ns

c.1A>G:p.M1V

Pt1038

ECHS1 (NM_004092)

c.5C>T:p.A2V

LS

ns

c.176A>G:p.N59S

Pt1135

ECHS1 (NM_004092)

c.5C>T:p.A2V

LS

CI

c.176A>G:p.N59S

Pt101

NDUFAF6 (NM_152416)

c.371T>C:p.I124T

LS

CI

c.805C>G:p.H269D

Pt330

NDUFAF6 (NM_152416)

c.820A>G:p.R274G

LS

CI

c.820A>G:p.R274G

Pt512

NDUFAF6 (NM_152416)

c.226T>C:p.S76P

LS

CI

c.805C>G:p.H269D

Pt598

NDUFAF6 (NM_152416)

c.206A>T:p.D69V

LL

CI

c.371T>C:p.I124T

Pt866

NDUFAF6 (NM_152416)

c.371T>C:p.1124T

LS

CI

c.805C>G:p.H269D

Pt711

NDUFS4 (NM_002495)

c.340T>C:p.W114R

LS

CI

c.340T>C:p.W114R

Pt1087

NDUFS6 (NM_004553)

c.309+5G>A

LS

CC (I, IV)

c.343T>C:p.C115R

Pt1177

NDUFV2 (NM_021074)

c.427C>T:p.R143X

LS

CI

c.580G>A:p.E194K

Pt628

SCO2 (NM_001169109)

c.577G>A:p.G193S

LS

CC (I, IV)

c.773T>C:p.M258T

Pt751

GTPBP3 (NM_032620)

c.8G>T:p.R3L

LS

CC (I, IV)

c.923_947del:p.E309Rfs

Pt156

SLC19A3 (NM_025243)

c.372C>G:p.Y124X

LS

ns

c.265A>C:p.S89R

Pt416

MT-ND1

m.3697G>A:p.G131S

LS

CI

100

F

Pt619

MT-ND1

m.3946G>A:p.E214K

LS

CC (I, IV)

66

M

Pt179

MT-ATP6

m.8993T>G:pL156R

LL

ns

nearly 100

B

Pt274

MT-ATP6

m.8993T>C:p.L156P

LS

CC (I, III)

100

F

Pt453

MT-ATP6

m.8993T>G:p.L156R

LS

CC (I, IV)

100

F

Pt341

MT-ATP6

m.8993T>C:p.L156R

LS

ns

100

M

Pt720

MT-ATP6

m.8993T>G:p.L156R

LS

ns

nearly 100

B

Pt772

MT-ATP6

m.8993T>G:p.L156R

LS

ns

nearly 100

M

Pt968

MT-ATP6

m.8993T>G:p.L156R

LS

ns

nearly 100

B

Pt400

MT-ATP6

m.9176T>C:p.L217P

LS

ns

100

B

Pt698

MT-ATP6

m.9176T>C:p.L217P

LS

CIV

100

B

Pt127

MT-ATP6

m.9185T>C:p.L220P

LL

ns

80

B

Pt728

MT-ND3

m.10158T>C:p.S34P

LS

CI

80

B

Pt994

MT-ND3

m.10158T>C:p.S34P

LS

CI

100

B

Pt43

MT-ND3

m.10191T>C:pS45P

LS

CI

100

F

Pt44

MT-ND3

m.10191T>C:pS45P

LS

CI

69

F

Pt58

MT-ND3

m.10191T>C:pS45P

LS

CI

na

 

Pt83

MT-ND3

m.10191T>C:pS45P

LS

CI

100

F

Pt108

MT-ND3

m.10191T>C:p.S45P

LS

CI

95

B

Pt965

MT-ND3

m.10197G>C:pA47P (VUS)b

LL

CC(I,III,IV)

na

 

Pt190

MT-ND4

m.11246G>A:pA163T (VUS)

LS

CC (I, IV)

73

F

Pt153

MT-ND5

m.13094T>C:pV253A

LS

CC (I, IV)

na

B,M

Pt467

MT-ND5

m.13513G>A:p.D393N

LL

CI

59

B

Pt744

MT-ND5

m.13513G>A:p.D393N

LL

CC (I, IV)

50

B

Pt377

MT-ND6

m.14439G>A:pP79S

LS

CI

100

F

Pt28

MT-ND6

m.14459G>A:pA72V

LS

CI

54

F

Pt593

MT-ND6

m.14459G>A:p.A72V

LS

CI

96

F

Pt224

MT-ND6

m.14487T>C:p.M63V

LS

CI

99

B

Pt1063

MT-ND6

m.14487T>C:p.M63V

LS

ns

Nearly 100

B

Pt396

tRNA Glu

m.14687A>G

LS

CI

85

M

Pt255, identified with a mutation in ECHS1 gene, is not listed here, and therefore the number of patients does not add up to the total number of patients with nDNA mutations on Table 1. The patient was omitted from this table because the gene analysis was processed in an outside laboratory

Segregation analyses have been completed for all autosomal recessive mutation cases

mtDNA mitochondrial DNA, nDNA nuclear DNA, LS Leigh syndrome, LL Leigh-like syndrome, CI isolated complex I deficiency, CIV isolated complex IV deficiency, CC combined complex deficiency, VUS variant of unknown significance, ns not significant, na not available, F fibroblasts, M skeletal muscle, B blood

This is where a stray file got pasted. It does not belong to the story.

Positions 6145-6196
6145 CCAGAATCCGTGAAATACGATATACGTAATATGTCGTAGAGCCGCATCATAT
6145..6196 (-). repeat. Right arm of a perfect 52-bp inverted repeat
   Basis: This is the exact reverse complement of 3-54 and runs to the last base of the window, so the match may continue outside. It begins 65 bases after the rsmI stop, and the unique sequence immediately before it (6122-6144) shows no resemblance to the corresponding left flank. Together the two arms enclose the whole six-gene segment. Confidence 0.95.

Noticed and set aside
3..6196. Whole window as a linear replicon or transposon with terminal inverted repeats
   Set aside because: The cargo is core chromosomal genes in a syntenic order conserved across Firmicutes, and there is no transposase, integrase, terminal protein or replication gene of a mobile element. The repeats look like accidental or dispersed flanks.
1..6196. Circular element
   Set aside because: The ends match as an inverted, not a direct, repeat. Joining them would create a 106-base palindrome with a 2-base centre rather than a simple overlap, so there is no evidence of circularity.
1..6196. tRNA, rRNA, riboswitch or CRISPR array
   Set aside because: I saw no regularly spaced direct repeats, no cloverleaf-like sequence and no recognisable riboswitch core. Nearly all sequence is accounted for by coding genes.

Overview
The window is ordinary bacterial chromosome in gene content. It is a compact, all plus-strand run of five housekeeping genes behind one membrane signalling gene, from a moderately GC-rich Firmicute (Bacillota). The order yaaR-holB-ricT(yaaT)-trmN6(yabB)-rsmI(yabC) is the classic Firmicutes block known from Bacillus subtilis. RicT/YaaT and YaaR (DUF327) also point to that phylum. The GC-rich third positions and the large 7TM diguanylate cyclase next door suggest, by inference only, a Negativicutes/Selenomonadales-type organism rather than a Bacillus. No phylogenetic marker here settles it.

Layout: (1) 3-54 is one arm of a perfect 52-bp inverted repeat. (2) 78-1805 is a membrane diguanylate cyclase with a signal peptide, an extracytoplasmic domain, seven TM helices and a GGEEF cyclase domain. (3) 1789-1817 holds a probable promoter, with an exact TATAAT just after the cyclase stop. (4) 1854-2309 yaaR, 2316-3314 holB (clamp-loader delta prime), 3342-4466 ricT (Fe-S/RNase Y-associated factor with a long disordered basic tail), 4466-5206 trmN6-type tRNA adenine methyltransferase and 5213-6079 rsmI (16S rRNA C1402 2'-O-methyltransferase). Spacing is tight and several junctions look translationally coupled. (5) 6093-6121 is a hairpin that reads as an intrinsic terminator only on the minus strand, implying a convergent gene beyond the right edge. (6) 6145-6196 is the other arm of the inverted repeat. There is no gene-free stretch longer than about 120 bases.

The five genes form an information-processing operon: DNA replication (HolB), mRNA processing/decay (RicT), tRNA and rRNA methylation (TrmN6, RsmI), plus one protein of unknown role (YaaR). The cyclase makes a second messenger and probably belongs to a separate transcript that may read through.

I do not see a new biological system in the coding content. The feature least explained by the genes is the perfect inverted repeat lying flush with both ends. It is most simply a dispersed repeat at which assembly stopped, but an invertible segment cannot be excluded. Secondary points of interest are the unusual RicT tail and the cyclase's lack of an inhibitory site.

aPt312 is a male patient

bm.10197G>C is designated as VUS because the mutation confirmed in MITOMAP is m.10197G>A

Previously unreported variants were considered as potential novel causative mutations of LS/LL when they coincided with positive enzyme assay results. Mutation m.14439G>A was shown to be pathogenic using cybrid analysis (Uehara et al. 2014). One of two cases with a mutation in m.14487T>C showed a reduction in enzyme activity of complex I. Mutations m.3946G>A and m.14687A>G had been reported to cause other mitochondrial diseases (Kirby et al. 2004; Spruijt et al. 2007; Bruno et al. 2003) and were considered as causative in our patients who showed defects in respective MRC complexes. Enzyme analysis of patients with confirmed pathogenic mutations m.3697G>A, m.10158T>C, m.10191T>C, m.13513G>A, and m.14459G>A all showed defects in complex I (Kohda et al. 2016).

nDNA analysis

Seventy-six patients proceeded to nDNA analysis, and 17 patients were identified with mutations in nine genes related to MRC complexes (SURF1, NDUFA1, NDUFAF6, NDUFS4, NDUFS6, NDUFV2, BOLA3, SCO2, and GTPBP3, see Table 4). Mutations in NDUFAF6 and SURF1 were most frequent (five patients each), with all patients showing reduced activity in complex I (NDUFAF6) or IV (SURF1). Mutations in genes related to complex I constituted more than half of the nDNA mutations. The genetic defects were all in agreement with the biochemical defects.

Four cases were identified with a mutation in ECHS1, a gene involved in valine degradation. An outside laboratory identified one more patient with a mutation in the same gene (Yamada et al. 2015). Accumulation of toxic intermediates caused by impairment in this pathway is suspected to cause MRC complex defect (Peters et al. 2014). Three of our five patients showed no decline in enzyme activities, one patient showed a defect in complex IV and another in complex I. Lastly, one patient was identified with a mutation in SLC19A3, a gene encoding a thiamine transporter, which is essential for cerebral thiamine metabolism.